Though this particular bowl is in an art gallery – and would cost a fortune to buy – it’s not much different (and certainly no better) than one we might pick up cheaply in Ikea.
One of the heroes of appreciating the real worth of simple, inexpensive things is the 18th-century French painter Jean-Siméon Chardin
Everything here is simple and modest. And wonderful. Someone preserved the apricots last autumn. It didn’t cost much to do that – at least not in financial terms; what it took was care and patience. The wine glass on the left wasn’t expensive – but the design is just right. The cup is pretty, and adds a cheerful touch of colour. Most junk shops have a few quite like it. The package on the right has been tied with style, but brown paper and string won’t break the bank. The knife is second hand; it’s got a nice handle.
The Chinese bowl and the painting are helpful correctives to the pressure of glamour – which tries to push us in the opposite direction, making us feel we can’t love our lives unless we are doing the fashionable, expensive thing.
The media is constantly defining the good life in a way that makes it inaccessible to most people. This is extremely unhelpful and untrue, for it turns out that – more wisely considered – many lovely things are, in fact, within our reach. A capacity for appreciation, not money, is the key to a certain kind of calm.
Six: The Promotion of Kindness
Fear of humiliation is a fundamental cause of anxiety. And it is based on our assumptions of how other people will react to us in difficult situations. The worry – of course – is that they will be harsh and mean. Our failings and imperfections will be met with mockery or indifference.
A lot of our agitation stems from the fear of the nastiness of others. So a world in which people are nicer is going to be helpful in a very particular way: it will reduce the fear of failure and humiliation.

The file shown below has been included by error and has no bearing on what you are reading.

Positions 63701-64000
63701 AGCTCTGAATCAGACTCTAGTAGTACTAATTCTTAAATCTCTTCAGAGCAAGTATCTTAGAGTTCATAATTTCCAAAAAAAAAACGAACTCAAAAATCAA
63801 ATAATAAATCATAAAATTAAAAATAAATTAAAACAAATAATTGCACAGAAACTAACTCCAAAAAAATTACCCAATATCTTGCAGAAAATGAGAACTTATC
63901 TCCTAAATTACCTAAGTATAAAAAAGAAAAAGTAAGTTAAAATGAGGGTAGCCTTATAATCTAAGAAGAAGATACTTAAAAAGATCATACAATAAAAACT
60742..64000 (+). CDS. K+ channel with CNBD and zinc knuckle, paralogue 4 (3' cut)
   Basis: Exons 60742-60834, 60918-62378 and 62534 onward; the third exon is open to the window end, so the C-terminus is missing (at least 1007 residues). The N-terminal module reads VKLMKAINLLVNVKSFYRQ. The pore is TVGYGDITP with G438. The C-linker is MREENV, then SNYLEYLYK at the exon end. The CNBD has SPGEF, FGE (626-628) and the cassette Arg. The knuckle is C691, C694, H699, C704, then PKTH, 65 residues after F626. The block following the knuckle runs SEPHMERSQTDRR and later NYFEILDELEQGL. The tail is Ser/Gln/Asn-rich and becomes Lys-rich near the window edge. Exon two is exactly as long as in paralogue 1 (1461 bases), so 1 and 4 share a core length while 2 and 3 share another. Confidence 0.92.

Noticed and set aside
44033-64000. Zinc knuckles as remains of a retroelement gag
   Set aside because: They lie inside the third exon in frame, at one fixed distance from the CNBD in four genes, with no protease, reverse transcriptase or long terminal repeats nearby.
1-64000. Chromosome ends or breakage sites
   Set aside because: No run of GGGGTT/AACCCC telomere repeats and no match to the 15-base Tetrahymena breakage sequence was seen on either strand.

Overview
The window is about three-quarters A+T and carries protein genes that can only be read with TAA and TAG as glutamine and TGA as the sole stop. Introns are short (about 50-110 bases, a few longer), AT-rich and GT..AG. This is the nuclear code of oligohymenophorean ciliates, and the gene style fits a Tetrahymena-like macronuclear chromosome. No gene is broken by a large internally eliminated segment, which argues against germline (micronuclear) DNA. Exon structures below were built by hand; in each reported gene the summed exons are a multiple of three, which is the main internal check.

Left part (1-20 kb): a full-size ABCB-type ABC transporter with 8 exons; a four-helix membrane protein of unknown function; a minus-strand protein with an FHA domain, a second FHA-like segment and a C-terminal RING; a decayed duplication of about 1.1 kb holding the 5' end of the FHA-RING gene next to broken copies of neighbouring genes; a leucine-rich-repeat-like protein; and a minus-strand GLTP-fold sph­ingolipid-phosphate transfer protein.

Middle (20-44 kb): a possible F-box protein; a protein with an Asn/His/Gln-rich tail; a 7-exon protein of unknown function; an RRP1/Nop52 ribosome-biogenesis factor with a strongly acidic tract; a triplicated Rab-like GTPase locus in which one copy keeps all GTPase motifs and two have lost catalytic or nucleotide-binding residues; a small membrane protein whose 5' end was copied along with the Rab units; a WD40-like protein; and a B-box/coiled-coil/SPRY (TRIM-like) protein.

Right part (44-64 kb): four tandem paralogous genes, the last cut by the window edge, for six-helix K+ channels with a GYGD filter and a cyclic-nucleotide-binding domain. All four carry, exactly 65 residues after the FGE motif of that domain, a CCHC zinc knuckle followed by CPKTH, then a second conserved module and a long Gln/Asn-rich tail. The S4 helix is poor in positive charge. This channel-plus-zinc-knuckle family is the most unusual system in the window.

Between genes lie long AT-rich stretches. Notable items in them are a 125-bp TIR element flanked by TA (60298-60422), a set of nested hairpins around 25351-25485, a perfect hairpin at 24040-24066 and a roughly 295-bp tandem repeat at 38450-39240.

This realisation takes some of the weight off ourselves. Anxiety about appearance need not be vanity – and hence something that we should berate ourselves for. In fact it is usually caused by the readiness of others to judge on appearances. Worries about status are not the product of our own shallow and crude materialism. They are the logical response to the way in which decent treatment is unfairly handed out.
People who might belittle you for actually unimportant reasons are, themselves, fraught with insecurity. They threaten to attack because they are so fearful that others will mock them. The promotion of kindness lessens the level of fear of others which circulates in society.
Seven: Perspective in Space
We naturally exaggerate our own importance. The incidents of our own lives loom very large in our view of the world. Yet, really, we are minute and entirely dispensable. The world would trundle on much the same without us. It is very helpful to be reduced, from time to time, in our own eyes because this calms the urgent, disturbing (and very normal) sense that it really, really matters what we do.
On an evening walk you look up and see the the planets Venus and Jupiter shining in the darkening sky. If the dusk deepens you might see some stars – Aldebaran, Andromeda, Aries and many others. It’s a hint of the unimaginable extensions of space across the solar system, the galaxy, the cosmos. The sight has a calming effect. Because none of our troubles, disappointments or hopes have any relevance. Everything that happens to us, or that we do, is of no consequence whatever from the point of view of the universe. For a little while our own lives seem unimportant. But it is not a personal affront. The same applies to everyone: it is levelling, humbling.